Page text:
Effects of self-efficacy and learning environment on Hong Kong undergraduate students’ academic performance in online learning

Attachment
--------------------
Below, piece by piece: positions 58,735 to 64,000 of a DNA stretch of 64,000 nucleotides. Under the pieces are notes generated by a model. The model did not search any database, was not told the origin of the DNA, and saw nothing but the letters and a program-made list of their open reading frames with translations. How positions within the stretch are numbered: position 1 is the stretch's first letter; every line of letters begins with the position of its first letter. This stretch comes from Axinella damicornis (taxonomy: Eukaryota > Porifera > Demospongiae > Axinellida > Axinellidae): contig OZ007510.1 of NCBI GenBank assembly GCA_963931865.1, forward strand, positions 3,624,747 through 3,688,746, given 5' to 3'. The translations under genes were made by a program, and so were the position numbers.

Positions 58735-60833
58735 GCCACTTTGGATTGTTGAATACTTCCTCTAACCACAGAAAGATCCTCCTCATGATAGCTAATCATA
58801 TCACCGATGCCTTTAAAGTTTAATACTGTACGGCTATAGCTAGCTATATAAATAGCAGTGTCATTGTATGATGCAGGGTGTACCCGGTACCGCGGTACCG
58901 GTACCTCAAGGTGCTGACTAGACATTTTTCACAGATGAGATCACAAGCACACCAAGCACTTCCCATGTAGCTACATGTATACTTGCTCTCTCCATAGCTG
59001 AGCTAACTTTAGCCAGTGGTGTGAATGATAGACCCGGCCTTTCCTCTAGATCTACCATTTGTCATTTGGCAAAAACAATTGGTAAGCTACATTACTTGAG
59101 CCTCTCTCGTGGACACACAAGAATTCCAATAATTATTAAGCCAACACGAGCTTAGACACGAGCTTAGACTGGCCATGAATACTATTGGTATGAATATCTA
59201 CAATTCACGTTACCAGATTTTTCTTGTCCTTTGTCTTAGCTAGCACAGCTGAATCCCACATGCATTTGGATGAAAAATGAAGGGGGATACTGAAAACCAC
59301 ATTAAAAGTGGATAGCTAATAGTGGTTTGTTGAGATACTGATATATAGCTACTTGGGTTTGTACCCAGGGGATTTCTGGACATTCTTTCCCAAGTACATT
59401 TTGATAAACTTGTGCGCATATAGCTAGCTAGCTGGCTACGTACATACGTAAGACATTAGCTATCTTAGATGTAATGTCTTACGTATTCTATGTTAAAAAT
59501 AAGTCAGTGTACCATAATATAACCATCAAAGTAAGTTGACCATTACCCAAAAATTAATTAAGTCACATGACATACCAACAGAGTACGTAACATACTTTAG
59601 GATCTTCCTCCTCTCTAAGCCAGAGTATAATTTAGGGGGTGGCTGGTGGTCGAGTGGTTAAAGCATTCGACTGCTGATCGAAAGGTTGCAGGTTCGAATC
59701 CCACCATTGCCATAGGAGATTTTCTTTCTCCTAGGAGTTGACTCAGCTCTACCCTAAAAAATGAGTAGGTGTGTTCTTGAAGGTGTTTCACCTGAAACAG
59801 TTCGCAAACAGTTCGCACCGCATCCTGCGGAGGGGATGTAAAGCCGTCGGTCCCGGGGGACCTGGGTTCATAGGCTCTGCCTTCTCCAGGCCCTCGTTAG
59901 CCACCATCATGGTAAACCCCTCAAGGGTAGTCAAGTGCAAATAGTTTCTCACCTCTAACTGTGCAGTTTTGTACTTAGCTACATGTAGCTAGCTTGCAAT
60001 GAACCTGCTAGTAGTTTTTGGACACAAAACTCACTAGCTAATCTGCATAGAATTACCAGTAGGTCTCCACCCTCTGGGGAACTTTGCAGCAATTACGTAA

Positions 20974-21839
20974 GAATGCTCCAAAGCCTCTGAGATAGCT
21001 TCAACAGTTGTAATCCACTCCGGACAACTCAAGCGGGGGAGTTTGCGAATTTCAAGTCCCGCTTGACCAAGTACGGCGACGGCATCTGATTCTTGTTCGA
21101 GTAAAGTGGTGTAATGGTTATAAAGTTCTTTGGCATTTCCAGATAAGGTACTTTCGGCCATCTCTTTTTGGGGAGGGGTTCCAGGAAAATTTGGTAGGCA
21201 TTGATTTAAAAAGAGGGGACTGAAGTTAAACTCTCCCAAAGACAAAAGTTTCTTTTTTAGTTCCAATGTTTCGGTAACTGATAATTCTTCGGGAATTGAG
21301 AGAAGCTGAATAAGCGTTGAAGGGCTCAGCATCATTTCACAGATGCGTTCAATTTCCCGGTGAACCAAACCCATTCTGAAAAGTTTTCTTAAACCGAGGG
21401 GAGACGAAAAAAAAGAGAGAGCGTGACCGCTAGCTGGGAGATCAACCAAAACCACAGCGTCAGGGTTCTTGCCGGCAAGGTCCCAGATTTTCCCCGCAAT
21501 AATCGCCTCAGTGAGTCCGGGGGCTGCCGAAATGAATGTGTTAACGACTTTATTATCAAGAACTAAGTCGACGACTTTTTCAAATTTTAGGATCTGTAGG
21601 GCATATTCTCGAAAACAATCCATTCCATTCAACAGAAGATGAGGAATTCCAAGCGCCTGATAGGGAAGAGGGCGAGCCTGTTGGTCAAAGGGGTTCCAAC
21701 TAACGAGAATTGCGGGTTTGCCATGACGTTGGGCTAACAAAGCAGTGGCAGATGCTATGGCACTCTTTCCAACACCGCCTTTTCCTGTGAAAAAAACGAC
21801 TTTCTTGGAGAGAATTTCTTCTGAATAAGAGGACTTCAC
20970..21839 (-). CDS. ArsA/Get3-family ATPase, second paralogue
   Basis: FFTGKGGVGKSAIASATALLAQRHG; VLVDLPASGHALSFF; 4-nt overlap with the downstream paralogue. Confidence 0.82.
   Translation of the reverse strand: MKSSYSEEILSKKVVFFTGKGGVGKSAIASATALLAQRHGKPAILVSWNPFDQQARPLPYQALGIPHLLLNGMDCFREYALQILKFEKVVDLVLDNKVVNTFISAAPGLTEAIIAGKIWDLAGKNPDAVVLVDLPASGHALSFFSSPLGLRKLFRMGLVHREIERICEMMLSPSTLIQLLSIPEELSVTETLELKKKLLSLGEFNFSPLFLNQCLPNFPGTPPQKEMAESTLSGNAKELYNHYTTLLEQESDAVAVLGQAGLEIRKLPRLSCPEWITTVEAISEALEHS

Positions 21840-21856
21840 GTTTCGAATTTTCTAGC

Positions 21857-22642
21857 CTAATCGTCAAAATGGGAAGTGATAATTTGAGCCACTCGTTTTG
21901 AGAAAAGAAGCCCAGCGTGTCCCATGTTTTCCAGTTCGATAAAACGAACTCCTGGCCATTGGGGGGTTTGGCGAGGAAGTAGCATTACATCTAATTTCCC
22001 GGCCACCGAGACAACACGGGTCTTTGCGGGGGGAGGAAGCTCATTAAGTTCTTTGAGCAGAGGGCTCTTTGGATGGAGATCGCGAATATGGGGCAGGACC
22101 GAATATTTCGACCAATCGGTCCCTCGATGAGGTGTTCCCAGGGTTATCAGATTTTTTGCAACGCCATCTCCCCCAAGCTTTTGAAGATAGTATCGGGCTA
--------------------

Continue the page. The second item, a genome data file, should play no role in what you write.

This paper aims to illustrate the importance of the quality of Online Learning Physical Environment (OLPE) and Online Learning Self-efficacy (OLSE) in predicting academic performance in online learning, which was the primary mode of teaching during the outbreak of COVID-19 in Hong Kong. Policy recommendations were made based on the findings from a psychological perspective.Design/methodology/approachResponses from 104 Hong Kong undergraduate students were collected through a questionnaire survey. Data were analysed using multiple linear regression, simple linear regression, and Pearson correlation.FindingsDespite the fact that OLSE showed no significant direct effect on academic performance in online learning, OLSE was positively correlated with and predictive of OLPE, while OLPE was positively correlated with and predictive of online learning performance. The findings indicated that undergraduate students from low-income families tended to have less superior academic performance, which was associated with poorer OLPE and OLSE.Originality/valueThe findings suggested that in order to alleviate learning inequality in online learning, policy makers may allocate funding to enhance OLPE and OLSE of undergraduate students from low-income families.